I used Jpegs because Fuji's X cameras tend to do a better job than I with noise handling, sharpness and all that stuff. We were basically in a black box and all the lights were traditional tungstens so the need to shoot raw files to have leeway to correct color was totally unnecessary. I'm used to judging exposure on the screen and, in TV production, there is usually ample time to step in with a light meter and get accurate exposure readings. Raw just gums up the works and adds a layer of complexity that I didn't want to deal with in post. 

There was a shooting script for the video but everything was shot without sound. The commercial will run with an announcer track over a music bed, so I didn't need to worry about shutter noise. My biggest worry was trying to stay out of the spotlight beams because crossing in front of a spot would drop the exposure to next to nothing. Which would have made me persona non grata

The video crew was working on a tight scheduled which was dictated by Actor's Equity rules. We had time from 4pm till 6:30pm to photograph the scenes with the dancers and then 6:30-8:30pm to shoot the scenes we needed with the actors. The dancers loved watching the video production and they hung out to the end. That was great, we needed them in the foreground to bring more depth to some scenes. 

I brought two cameras, and a bag full of lenses but only used two. My do everything lens was the 16-55mm f2.8, used mostly at f2.8 to f4.0. My favorite lens of the evening was the 90mm f2.0 and honestly, I tried to shoehorn every shot into that focal length, sometimes standing twenty or thirty feet back just to encompass what I wanted in the frame. 

I shot everything at ISOs between 2,000 and 3,200 and it looked great. I fooled around with Lightroom's new, Texture control and balanced it out with the Clarity slider. Usually 3200 was a low as I could go because I knew that any shutter speed under 1/125th of a second would be too risky for shots with the talent moving. The best compromise speed was 1/250th of a second and that's where I tried to stay for all but the darkest shots. I'd rather give up depth of field than have shots ruined by subject movement.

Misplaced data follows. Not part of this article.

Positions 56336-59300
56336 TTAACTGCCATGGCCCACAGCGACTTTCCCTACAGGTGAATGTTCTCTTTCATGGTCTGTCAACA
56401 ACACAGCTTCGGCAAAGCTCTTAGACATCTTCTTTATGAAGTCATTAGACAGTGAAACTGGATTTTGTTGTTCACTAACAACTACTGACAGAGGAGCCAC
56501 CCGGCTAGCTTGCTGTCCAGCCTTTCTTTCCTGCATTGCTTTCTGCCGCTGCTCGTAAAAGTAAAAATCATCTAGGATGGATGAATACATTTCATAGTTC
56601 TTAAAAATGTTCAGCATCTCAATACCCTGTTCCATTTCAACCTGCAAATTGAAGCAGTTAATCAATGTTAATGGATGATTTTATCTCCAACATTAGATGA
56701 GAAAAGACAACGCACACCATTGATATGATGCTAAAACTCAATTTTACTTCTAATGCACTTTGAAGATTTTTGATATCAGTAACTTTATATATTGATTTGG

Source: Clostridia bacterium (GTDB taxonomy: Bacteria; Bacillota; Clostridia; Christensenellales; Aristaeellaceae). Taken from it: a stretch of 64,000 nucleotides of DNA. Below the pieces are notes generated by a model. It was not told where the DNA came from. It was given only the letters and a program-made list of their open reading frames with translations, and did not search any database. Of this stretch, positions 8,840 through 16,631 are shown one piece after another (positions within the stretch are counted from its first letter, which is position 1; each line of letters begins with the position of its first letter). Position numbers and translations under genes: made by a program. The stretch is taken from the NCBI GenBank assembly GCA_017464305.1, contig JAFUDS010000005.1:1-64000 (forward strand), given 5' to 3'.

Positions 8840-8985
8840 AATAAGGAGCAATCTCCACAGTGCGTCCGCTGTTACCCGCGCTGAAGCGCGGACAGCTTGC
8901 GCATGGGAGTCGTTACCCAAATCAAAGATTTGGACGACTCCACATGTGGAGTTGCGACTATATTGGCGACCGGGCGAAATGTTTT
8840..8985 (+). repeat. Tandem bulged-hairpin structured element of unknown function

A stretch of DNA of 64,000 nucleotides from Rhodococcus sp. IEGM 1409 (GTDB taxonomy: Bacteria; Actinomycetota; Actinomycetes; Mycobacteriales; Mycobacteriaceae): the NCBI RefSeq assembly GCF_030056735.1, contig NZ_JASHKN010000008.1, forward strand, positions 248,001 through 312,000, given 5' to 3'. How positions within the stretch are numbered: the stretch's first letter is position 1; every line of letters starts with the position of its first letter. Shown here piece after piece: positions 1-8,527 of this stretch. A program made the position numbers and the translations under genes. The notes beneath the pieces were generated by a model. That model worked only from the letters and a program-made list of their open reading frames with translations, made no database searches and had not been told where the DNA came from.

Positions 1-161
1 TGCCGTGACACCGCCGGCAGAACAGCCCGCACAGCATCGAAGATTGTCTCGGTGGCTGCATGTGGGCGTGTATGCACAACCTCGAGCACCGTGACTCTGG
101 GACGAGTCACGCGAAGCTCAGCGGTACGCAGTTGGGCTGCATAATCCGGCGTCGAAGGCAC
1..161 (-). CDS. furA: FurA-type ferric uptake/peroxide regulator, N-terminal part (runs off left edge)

A lot of the imagery I photographed was dance. I didn't have the option to freeze anything with electronic flash as I was subordinate to the needs of the video crew. That meant I needed to stay around 1/250th but I also needed to accurately judge the peak of the action because in dance that's when the actor hits a momentary stasis and I had the best chance of freezing their motion with shutter speeds only. 

Since it's difficult to time a peak movement exactly I did something that I rarely do; I moved the camera  off the single frame per shutter press and onto the faster frame rates, settling at 8 fps. I radically overshot and then paid for it the next day in having to sift through nearly 3,000 frames and narrow the take down to a manageable 1,000. I tweaked all 1,000 and uploaded full resolution, max quality Jpeg files to Smugmug.com and the sent along the links to the marketing team. 

Our first project is done. The TV spot is headed for editing and the photos will be used in a first P.R. salvo to get the show on everyone's radar. Now I move on to the second part of our campaign...
©2019 Kirk Tuck, for Zach Theatre.

Tips: Dress in show black, you don't want to be the guy who messed up the dramatic lighting by providing your own fill.

Bring a small flash light and cover the lens with a red filter. In a dramatically lit set you probably won't be able to see inside your camera case with the ambient (non-existent) light and the flashlight will help immensely. The red filter is to keep the light level low key and to preserve whatever night vision you might have ...

While the TV crew is messing with lights don't stand around and watch, enlist the talent to help you get the detail shots that will come in handy; both for P.R. and for additional b-roll content. 

Your turn comes after the video team has their take in the can. Just step in and ask the talent for one more quick take without the video camera front and center. 

When the team breaks to re-light don't stand around and chat with them or the actors,  or pat each other on the back, this is your time to hit the craft service table and get a quick walking dinner (usually sandwiches and veg trays) while everyone else comes down from the momentary adrenaline bump. Don't want to starve if the shoot goes into overtime. If you wait too long all that's left on the table are chips and those dreaded roast beef sandwiches.... (although on this shoot the producer did a great and healthy job with the food).

Use one camera for each lens. Saves you from having to change lenses in the dark. Set them up identically before you get started. Then they are interchangeable when you need something a bit tighter or wider.... Bring a third, identical, back-up camera in case one of the two primary cameras has a hiccup. 

Be nice to everyone. You never know who is going to grow up and become a stellar client, or partner. 

Send your stuff over quick! The video takes a while to wrangle through the process. You can help your client by getting your photos over while there is downtime before the video edits start. Also, you get to be first in line so your stuff will look all new and fresh. 

That's all for now.